(SIC) group is to be transfered to Hitachi's OpNext subsidiary. The transfer
is anticipated to be effective October 1, 2002. The transaction will cover
the opto-device division of SIC as well as the opto-electrical device
development and manufacturing team and fabrication facilities from Hitachi
STMicroelectronics is to supply critical components for the Large Hadron
Collider (LHC) being constructed by CERN, in Geneva, Switzerland. The LHC
will smash extreme high energy particles to investigate fundamental particle
theories such as the
Clare Micronix, recently acquired by IXYS (Bulletin 437, June 17, 2002),
claims to have the industry's first standard product driver for cholesteric
liquid crystal display (Ch LCD) panels. The new display driver IC, the
MXED401, targets the emerging non-volatile reflective LCD market,
specifically bi-stable and multi-stable Ch LCDs. The device is manufactured
in a high voltage (30V) CMOS process. Samples are due to be available in
gold-bumped die form next month.
Scientists at Princeton University are proposing direct imprint of
nanostructures in silicon as an alternative to photolithography and etch
(Nature, June 20, 2002). The team calls its new technique laser assisted
direct imprint (LADI). An excimer laser pulse (308nm, 20ns) melts a thin
surface layer of the silicon and a quartz mould is embossed into the
resulting liquid. Structures with a 10nm resolution have been created. The
embossing time is less than 250ns.
French microsystems producer MEMSCAP has relocated its registered French
headquarters, and all Grenoble-area facilities, to its new production site
located in Bernin, outside of Grenoble. Last week, management and design
teams moved to the new offices, joining the production staff, who have been
on-site since December 2001. The company now operates in 13,520m2 of space.
The official inauguration of the site will be held at a later date.
Communications IC producer TriQuint Semiconductor has acquired assets from
IBM's wireless phone chipset business. TriQuint is taking over design,
development, marketing and sales of certain standard and custom IBM
semiconductor products used in wireless phones and other communications
applications. IBM will continue to manufacture the components for TriQuint.
The products being transferred to TriQuint include voltage-controlled
oscillators (VCOs), receivers and wideband CDMA chipsets, all based on
silicon germanium process technology. TriQuint will assume related product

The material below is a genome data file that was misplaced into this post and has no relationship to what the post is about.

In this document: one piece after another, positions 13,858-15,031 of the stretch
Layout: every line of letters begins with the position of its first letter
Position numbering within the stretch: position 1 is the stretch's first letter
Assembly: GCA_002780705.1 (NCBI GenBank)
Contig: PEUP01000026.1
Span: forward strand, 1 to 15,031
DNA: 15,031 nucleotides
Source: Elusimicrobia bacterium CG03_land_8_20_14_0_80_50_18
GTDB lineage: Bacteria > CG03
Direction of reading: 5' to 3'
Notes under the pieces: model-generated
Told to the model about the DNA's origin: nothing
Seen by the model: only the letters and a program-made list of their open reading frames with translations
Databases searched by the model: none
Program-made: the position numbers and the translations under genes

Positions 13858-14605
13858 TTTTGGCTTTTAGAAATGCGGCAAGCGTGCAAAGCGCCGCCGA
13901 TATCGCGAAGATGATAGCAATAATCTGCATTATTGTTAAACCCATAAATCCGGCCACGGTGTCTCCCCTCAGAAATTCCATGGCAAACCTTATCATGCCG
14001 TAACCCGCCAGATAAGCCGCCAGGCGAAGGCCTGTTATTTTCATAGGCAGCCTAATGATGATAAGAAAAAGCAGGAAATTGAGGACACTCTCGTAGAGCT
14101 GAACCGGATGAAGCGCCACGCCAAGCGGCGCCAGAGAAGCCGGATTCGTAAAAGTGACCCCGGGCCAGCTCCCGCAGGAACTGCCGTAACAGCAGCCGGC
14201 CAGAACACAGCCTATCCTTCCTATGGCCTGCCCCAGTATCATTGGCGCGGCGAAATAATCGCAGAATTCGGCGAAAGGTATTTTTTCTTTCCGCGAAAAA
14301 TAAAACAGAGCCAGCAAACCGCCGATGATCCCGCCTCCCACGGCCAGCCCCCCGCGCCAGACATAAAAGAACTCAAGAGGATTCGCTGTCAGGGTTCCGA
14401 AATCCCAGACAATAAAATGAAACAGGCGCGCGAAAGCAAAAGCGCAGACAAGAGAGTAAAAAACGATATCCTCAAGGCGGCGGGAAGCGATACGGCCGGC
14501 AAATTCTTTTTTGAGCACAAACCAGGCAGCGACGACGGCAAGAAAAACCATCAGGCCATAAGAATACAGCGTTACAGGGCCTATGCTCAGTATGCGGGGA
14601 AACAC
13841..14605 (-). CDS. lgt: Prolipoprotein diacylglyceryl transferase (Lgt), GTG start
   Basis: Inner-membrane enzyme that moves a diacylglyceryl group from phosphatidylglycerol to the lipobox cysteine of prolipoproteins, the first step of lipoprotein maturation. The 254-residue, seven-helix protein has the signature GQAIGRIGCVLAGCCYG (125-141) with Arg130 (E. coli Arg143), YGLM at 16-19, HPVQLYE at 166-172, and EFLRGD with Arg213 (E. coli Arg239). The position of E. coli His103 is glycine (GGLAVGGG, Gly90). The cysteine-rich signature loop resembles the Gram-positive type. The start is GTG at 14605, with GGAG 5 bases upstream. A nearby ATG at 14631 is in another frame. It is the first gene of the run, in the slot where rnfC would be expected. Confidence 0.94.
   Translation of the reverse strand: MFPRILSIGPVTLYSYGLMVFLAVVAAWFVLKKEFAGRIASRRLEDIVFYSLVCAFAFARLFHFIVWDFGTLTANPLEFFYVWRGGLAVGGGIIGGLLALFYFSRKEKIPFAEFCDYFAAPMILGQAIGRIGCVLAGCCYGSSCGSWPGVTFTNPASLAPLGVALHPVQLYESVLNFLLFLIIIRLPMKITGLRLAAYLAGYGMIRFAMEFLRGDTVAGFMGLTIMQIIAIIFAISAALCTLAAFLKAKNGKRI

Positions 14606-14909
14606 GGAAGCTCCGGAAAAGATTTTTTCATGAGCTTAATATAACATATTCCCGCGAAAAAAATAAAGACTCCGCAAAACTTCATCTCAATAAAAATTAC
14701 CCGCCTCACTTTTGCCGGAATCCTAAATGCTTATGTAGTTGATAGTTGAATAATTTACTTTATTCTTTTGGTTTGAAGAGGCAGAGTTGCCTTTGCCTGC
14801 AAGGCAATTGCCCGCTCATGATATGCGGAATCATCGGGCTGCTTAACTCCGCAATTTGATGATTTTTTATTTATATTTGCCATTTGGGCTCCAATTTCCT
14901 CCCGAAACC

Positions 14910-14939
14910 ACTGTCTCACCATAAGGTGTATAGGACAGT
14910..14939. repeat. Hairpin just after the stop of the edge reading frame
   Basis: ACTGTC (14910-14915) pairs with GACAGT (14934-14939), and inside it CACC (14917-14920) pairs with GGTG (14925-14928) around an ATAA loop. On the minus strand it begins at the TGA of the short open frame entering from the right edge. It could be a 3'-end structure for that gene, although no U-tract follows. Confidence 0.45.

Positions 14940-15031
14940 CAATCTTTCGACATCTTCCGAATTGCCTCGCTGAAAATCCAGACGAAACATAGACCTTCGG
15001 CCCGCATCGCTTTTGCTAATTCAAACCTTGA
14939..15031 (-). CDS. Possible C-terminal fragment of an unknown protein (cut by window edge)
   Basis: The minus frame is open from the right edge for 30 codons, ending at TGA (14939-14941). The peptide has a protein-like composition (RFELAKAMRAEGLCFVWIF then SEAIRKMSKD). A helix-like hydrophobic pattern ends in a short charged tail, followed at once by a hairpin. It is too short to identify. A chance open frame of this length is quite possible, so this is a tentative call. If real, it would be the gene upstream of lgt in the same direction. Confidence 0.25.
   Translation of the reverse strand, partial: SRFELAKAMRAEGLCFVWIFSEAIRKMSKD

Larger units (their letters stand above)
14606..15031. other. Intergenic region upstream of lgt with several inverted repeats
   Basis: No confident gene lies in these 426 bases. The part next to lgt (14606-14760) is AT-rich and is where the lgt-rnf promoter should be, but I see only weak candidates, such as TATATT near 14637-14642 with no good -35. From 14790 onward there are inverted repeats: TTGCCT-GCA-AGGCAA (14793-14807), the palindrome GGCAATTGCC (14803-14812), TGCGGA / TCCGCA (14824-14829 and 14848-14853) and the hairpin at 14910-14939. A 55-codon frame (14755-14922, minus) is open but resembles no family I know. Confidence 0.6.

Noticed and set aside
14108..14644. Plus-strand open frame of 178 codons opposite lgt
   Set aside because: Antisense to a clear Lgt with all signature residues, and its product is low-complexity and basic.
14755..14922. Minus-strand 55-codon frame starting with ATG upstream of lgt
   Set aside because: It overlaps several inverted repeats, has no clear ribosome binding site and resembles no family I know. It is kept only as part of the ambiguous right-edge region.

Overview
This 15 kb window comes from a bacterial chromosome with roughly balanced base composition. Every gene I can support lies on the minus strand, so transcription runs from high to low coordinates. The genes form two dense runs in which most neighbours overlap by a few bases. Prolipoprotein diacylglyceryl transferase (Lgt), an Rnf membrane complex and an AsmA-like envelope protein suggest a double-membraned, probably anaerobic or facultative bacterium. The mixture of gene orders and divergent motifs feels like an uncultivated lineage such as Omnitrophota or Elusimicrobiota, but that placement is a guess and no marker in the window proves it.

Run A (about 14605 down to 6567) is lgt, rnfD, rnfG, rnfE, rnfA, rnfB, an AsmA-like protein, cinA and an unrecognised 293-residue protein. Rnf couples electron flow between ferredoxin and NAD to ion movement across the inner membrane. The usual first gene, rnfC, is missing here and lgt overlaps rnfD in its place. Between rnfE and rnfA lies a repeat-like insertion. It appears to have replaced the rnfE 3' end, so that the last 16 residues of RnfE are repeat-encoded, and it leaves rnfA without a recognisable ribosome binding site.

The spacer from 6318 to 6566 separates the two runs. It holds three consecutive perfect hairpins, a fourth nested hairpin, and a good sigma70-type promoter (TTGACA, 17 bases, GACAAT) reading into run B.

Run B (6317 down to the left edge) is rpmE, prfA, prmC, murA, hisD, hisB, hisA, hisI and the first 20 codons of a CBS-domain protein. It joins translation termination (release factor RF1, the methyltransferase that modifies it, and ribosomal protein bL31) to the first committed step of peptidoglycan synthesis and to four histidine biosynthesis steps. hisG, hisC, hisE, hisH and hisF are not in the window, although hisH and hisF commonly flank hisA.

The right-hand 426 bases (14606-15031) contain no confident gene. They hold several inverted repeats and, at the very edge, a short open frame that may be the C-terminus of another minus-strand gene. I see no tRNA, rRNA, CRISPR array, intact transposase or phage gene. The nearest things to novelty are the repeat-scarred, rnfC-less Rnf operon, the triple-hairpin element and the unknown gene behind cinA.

assets and be granted assignments and licenses to associated intellectual
property. The transaction is expected to close by the end of June 2002.
TriQuint will make an initial payment of $22m to IBM, with subsequent
adjustments contingent upon business volumes.
Fujitsu and Toshiba have agreed to explore comprehensive collaboration on
system-on-chip (SoC) solutions at 100nm and finer. The companies will
establish several joint working groups to investigate collaboration in areas
such as standardisation of design and development platforms and silicon
technology; co-development of processor cores and other intellectual
property; and joint development of advanced large-scale integration (LSI)
for communications and other fields. The two companies may later seek to
expand the partnership, including the possibility of integrating operations.
The companies have previously worked together - for example on the fast
channel RAM (FCRAM) high-speed memory.
SEMI produced its May book-to-bill figures for the North American
semiconductor equipment industry. Bookings were $1.08bn and billings
$0.862bn, giving a ratio of 1.26. The bookings were up 50% up on May 2001
and billings down 41%. April's book-to-bill was 1.22.
VLSI Research confused matters for some by releasing its own
US high tech company Motorola announced job reductions of 7000 people
worldwide. The cut backs are due to hit all business segments and are
designed to lower costs for manufacturing, R&D, sales and admin. The charges
associated with the reorganisation are valued at $1.9bn. A total accounting
charge of $3.5bn for this and other measures, including write-offs, is to be
made. Total headcount by the end of the year is set to be 100,000 workers.